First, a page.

Yes, Cats Will Answer the Phone

I wonder how many phone conversations went like this: “Hello?” “Meow” “Mr. Dogbreth?” Meow.” “I’m calling to report a UFO!” “Murrrr…” Clunk! as the cat, having run out of patience, knocks the phone to the floor.

Does your cat answer your phone when it rings?

7 comments on “Yes, Cats Will Answer the Phone

  1. Since I just have smartphones now, Iggy can’t manage the swipe to answer them. But even with my old phones, all my cats have either ignored them or walked (or run) away from the noise.

  2. Obviously, they have observed how to make the phone stop ringing. It’s hard to believe, but I haven’t had a wired phone in almost 18 years. I actually ordered a phone and an ISDN line for this house, but apparently they couldn’t be bothered to actually install the lines, so I stuck with my mobile phone and went wireless for my Internet. In some places, they don’t even offer wired phone service anymore.

    1. My father lived with technology that he could understand, take it apart and put it back together, fix it when it went wrong. And if he couldn’t, he’d call his kid brother, who worked for RCA and had many patents to his name.

      The technology I live with is an impenetrable mystery to me.

    2. Even being in the business I am in, there’s a frightening amount of things that I couldn’t possibly have time to learn, in one lifetime. I happen to know how to make things talk to one another (which took some serious study) and I work in data communications, telephony, and network security. That is a small, but essential, slice of the pie.

      As I’ve learned, this is a different age, and a different way of doing things. Almost daily, I have to use Internet searches, to find out how to deal with some new task. To be honest, our Information Age relies heavily upon Internet searches, because there is far too much information, and far too many variables for even experts to comprehend, not to mention mortals, such as I.

      With any new thing, such as when I bought my first Smartphone, I had to do a bit of study. When I needed to block numbers on my smartphone, I used an Internet search to learn how to accomplish it.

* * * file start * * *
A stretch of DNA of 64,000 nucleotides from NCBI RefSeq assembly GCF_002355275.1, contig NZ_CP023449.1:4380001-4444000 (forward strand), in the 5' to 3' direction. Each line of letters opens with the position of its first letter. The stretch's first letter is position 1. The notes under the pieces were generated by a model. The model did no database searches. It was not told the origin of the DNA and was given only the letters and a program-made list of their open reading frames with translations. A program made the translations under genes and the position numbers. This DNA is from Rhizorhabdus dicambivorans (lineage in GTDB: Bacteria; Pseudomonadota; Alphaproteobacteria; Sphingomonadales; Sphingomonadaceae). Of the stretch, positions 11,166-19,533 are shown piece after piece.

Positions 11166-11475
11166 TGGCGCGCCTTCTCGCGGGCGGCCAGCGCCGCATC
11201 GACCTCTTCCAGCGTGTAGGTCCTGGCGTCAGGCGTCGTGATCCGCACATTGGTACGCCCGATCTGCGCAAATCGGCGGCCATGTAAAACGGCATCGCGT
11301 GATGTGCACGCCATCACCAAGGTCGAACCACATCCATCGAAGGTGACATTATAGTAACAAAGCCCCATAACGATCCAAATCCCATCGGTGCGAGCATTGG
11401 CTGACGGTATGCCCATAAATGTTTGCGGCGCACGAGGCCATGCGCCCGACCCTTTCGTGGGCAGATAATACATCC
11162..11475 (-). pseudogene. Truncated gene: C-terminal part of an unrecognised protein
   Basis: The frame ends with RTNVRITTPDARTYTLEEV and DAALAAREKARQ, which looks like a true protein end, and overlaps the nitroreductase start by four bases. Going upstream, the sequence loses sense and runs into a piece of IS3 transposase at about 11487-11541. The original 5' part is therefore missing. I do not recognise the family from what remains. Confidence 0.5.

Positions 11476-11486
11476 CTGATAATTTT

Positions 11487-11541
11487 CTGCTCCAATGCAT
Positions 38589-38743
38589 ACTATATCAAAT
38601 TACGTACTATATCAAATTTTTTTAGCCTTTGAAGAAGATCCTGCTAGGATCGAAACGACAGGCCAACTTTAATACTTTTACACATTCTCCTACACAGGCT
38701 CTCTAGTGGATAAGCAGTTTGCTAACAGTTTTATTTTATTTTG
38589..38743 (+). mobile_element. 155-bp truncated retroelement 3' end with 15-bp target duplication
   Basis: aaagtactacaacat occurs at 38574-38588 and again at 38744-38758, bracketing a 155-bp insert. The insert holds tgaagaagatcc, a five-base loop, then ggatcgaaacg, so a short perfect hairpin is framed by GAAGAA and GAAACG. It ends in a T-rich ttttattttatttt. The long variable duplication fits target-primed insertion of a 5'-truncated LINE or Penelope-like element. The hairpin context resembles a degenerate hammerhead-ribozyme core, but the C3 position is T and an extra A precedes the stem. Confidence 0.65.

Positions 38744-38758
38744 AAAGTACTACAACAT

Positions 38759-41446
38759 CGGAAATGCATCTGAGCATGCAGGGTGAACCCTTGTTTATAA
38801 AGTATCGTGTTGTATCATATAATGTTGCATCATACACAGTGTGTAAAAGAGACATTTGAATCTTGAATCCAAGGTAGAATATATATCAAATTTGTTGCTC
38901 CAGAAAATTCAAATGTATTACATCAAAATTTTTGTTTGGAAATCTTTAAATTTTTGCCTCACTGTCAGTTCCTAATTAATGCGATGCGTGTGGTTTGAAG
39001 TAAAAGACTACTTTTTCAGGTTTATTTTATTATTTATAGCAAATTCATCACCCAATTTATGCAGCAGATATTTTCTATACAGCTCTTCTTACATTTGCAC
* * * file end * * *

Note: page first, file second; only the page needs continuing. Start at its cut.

As part of my job, I manage some fairly sophisticated firewalls. I’m pretty fluent with them, but I still have to consult the Internet to accomplish new tasks, from time to time. The number of features on something like that is such that even though I know these devices quite well, there are always new things to learn, and in many cases, these are things I never so much as imagined would have even existed, just a few years ago … because they didn’t exist a few years ago.

      The Dummies series of books is a great asset for people dealing with technology from a consumer standpoint. They have books on Windows 10, for smartphones, and a lot of other things. My first computer book was DOS for Dummies, and it launched my career.

      Anyone buying a smartphone needs to read up on it, and even if most of the information seems incomprehensible, it will make sense, in time. The same is true for just about any technology. When I went from Windows to Mac, I spent the first week searching everything I wanted to do, but then it became second nature.

      When I read your books, I wonder how you can keep track of all the characters and all the situations, which is necessary in order to assure continuity of the plot. I have a mental model of Obann, but it is not as detailed your mental model, because you created this world.

      In order to comprehend this world, landmark places, and landmark events are necessary. In order to comprehend a technology, you need landmarks, as well. These landmarks are definitions of terms, and logic, such as the logic of a menu.